As fears grow that the country's far-right scene is becoming more emboldened and violent, prosecutors said the four defendants were members or supporters of the “Freital group”.
Based in a town of the same name in Germany's ex-communist east, it had sought to create “a climate of fear” at the height of an influx of migrants to Germany in 2015, they told the regional superior court in Dresden.
Members are believed to have taken part in attacks that year on the car of a local councillor, the office of a leftist politician and a refugee shelter.
The trial of three men and a woman is scheduled to last until next year.
Two of the men, aged 27 and 53, are accused of “membership of a terrorist organisation”.
The other two, both aged 31, face charges including being accessories of crimes carried out by the group, based in a town of the same name in Germany's ex-communist east.
The same court in March 2018 jailed eight members of the Freital group on terrorism and attempted murder charges. Prosecutors say the current group of defendants belong to a “second tier” of members.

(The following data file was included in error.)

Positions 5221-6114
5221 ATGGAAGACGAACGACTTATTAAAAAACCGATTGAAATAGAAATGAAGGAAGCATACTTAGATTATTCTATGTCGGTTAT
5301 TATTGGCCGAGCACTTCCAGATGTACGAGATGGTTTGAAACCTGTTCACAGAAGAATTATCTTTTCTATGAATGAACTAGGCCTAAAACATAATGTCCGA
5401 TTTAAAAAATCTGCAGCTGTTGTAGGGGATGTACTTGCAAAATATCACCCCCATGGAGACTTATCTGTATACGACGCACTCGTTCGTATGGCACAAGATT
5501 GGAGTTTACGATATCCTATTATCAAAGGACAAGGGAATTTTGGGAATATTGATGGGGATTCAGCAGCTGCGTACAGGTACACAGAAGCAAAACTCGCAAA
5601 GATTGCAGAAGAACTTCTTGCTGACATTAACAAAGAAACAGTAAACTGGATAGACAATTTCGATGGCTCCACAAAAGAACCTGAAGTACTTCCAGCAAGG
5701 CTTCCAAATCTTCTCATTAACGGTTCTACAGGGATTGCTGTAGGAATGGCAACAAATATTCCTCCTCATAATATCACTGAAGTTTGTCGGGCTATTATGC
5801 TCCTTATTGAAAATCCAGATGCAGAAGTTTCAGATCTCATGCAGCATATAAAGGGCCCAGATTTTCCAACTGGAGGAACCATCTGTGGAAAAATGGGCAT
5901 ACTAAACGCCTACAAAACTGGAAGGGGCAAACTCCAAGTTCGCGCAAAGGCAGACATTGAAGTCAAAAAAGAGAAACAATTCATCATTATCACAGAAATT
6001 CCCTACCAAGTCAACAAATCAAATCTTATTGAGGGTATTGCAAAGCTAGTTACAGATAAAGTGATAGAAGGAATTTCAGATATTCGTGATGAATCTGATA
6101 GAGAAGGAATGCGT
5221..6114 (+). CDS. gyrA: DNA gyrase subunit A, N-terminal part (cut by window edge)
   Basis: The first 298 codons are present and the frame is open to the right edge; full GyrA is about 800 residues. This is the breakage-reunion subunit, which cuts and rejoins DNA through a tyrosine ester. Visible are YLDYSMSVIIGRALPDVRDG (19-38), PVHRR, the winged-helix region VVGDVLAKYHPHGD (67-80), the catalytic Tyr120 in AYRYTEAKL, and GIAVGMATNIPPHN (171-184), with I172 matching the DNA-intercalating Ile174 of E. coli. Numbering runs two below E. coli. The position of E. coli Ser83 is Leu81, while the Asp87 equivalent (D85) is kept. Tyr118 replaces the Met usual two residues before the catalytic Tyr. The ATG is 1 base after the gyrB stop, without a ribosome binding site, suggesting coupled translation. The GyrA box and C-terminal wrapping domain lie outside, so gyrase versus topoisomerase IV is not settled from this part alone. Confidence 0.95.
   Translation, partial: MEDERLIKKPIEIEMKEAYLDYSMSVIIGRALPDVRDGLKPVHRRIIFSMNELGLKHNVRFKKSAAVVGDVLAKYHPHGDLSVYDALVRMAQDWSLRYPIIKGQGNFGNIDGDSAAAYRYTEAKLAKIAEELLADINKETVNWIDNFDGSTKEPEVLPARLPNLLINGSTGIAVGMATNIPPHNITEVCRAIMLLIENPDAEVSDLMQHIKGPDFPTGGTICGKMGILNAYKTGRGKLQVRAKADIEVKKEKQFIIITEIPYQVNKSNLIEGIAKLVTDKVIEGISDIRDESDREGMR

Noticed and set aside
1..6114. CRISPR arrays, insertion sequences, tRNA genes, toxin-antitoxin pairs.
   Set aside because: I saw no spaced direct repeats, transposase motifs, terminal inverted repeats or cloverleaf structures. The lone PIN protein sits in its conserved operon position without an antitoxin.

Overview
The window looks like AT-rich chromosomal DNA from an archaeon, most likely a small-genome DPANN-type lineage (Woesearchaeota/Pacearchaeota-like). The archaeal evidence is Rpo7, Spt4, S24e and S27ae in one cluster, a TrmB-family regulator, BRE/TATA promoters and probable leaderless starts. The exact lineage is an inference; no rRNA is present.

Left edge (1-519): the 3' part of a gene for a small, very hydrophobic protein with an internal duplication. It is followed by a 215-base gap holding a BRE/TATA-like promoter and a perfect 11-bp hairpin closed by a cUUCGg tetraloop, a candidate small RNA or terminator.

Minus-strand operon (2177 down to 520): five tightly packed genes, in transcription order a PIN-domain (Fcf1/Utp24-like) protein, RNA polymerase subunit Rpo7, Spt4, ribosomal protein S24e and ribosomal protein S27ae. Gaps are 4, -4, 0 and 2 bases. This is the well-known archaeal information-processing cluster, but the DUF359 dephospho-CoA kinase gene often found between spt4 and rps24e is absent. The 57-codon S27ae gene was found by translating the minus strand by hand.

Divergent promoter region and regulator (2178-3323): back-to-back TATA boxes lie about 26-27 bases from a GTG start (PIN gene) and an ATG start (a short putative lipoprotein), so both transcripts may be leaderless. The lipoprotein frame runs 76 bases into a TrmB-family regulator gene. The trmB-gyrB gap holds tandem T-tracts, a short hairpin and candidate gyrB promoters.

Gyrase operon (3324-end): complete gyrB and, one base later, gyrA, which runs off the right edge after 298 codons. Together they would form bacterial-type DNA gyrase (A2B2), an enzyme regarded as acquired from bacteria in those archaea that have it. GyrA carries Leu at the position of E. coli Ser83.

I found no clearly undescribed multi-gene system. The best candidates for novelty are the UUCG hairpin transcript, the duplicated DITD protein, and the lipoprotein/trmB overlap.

Resentment runs deep in Saxony state, a hotbed of far-right activity, over Merkel's liberal refugee policy that led to the arrival of more than a million asylum seekers since 2015.
While Merkel's stance at the time enjoyed broad support across much of the political spectrum, it has since been seized on by the far right to radicalise its supporters.
The latest trial comes just a year after the murder of local pro-migrant politician Walter Lübcke in the western city of Kassel, allegedly by a neo-Nazi.
In October 2019, just months after Lübcke's death, Germany was rocked by a shooting at a synagogue in the eastern city of Halle that left two dead. The suspect later admitted to anti-Semitic and far-right motives.
And in February this year, another gunman shot dead nine people of migrant origin in the central town of Hanau.